2 Count it all joy, my brothers, when you meet trials of various kinds, 3 for you know that the testing of your faith produces steadfastness. 4 And let steadfastness have its full effect, that you may be perfect and complete, lacking in nothing.
Around three weeks ago I began a new job. So far I have been somewhat successful, but one of the main things asked in the interview has stuck with me these last few weeks, “how well do you do with rejection?” From the moment I enter the office till the final minutes before I go home I am on the phone calling freight carriers. All over the country I am asking them their truck availability in the hopes that one of them will have a truck available to pick up and deliver my particular load.
After a couple days on the phones the question began to play over and over in the back of my mind, “how well do you handle rejection?” Because a huge part of what I do includes hearing “no, nothing available” all day long—assuming they don’t just hang up, one must be ready to answer this question. Because I have had a “sales” type job in the past that was exclusively on the phone I answered it as I always do these type of questions, “very well, just can’t let it get to you”—essentially I lied. It sounds foolish, and it probably is, but even though these total strangers might have something for me the next day, hearing them say “no” is sometimes hard to bear. It might be the quantity at which I hear it each day rather than the actual answer itself.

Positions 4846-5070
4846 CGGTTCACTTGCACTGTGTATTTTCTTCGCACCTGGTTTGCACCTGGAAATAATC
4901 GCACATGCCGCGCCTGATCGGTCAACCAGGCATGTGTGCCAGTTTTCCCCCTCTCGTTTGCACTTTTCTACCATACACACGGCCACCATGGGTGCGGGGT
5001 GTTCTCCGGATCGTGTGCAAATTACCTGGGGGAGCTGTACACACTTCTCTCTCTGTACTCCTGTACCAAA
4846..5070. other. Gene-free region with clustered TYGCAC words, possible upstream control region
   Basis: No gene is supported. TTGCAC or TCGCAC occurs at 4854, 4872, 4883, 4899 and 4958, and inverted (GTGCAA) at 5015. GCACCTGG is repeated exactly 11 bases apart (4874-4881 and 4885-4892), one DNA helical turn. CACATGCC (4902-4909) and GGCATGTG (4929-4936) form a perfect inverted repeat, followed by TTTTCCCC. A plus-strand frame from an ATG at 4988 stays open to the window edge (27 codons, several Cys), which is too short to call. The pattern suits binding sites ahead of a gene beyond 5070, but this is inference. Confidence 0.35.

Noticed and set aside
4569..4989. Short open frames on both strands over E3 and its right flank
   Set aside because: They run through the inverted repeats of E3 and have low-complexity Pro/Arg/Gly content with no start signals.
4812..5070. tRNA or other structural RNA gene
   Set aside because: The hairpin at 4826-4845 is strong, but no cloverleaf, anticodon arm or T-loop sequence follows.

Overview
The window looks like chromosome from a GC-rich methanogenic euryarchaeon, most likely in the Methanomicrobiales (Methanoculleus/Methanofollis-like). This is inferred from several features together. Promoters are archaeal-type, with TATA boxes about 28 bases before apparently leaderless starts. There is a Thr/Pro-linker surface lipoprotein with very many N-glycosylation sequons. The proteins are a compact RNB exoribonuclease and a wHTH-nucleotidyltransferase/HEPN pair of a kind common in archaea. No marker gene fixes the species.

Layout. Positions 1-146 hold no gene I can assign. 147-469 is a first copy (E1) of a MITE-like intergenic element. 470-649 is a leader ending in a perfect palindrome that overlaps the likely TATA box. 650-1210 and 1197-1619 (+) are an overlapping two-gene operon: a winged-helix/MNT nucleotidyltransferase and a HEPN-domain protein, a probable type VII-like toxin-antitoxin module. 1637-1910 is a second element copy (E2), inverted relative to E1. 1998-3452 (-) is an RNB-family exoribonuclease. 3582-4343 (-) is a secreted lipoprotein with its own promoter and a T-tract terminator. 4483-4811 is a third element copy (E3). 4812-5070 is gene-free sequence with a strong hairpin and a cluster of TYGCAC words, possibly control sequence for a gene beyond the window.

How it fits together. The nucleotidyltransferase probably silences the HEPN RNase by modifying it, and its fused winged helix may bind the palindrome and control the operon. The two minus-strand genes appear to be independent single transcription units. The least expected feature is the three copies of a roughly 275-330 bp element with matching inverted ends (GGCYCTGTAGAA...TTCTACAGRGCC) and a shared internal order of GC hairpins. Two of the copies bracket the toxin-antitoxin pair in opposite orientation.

The book of James begins with James addressing the 12 tribes that have become “dispersed abroad.” So it is important to not assume that he is speaking to telemarketers. He is also addressing some pretty intense trials that the brethren are enduring due to their faith, rather than being “rejected” at work. But here is one way it applies to us in America —at least how I find one application in my daily life.
I consider work in this life a trial in itself—due to the fall. Don’t hear me wrong, I love working. I love being useful. And if I could hear “yes” all day long I would be thrilled, but the reality is that we live in a fallen, dysfunctional world. And I consider the hardship of bearing all those “nos” day in and day out just so that I can help provide for my son and wife a “various trial.”
Here comes the neat part though. This job—a blessing. The money in the bank—a blessing. The people I converse with on a daily basis and have the opportunity to possibly share the gospel with—a blessing. Getting out of the house and away from other temptations—a blessing. Et cetera. It is a blessing and I count it all joy. Not only are there those who will not work, but there are also those who cannot work and I must remind myself of this.
I am also proving to myself and to those around me the faithfulness of God. In my testimony to the world and to myself I am revealing where my joy ultimately comes from, the life and work of Jesus Christ. I am able to not only “grin and bear it” for the sake of what it provides, but I can be thankful that it provides another opportunity to grow, learn, and ultimately conform more and more to the image of Christ.
Ultimately, I am seeing the “lacking in nothing” playing out in this aspect of my life. In the same way God feeds the sparrows, I am reminded more and more that regardless of how my deliverances come in this life, if at all sometimes, my destination is sealed and my journey safeguarded by God—which gives me the utmost joy.
So I ask you, what trial are you facing that you can count all joy? Are you being specifically persecuted for your faith? How do you live out this joy in such a way that you are reminded this testing of your faith is producing steadfastness?
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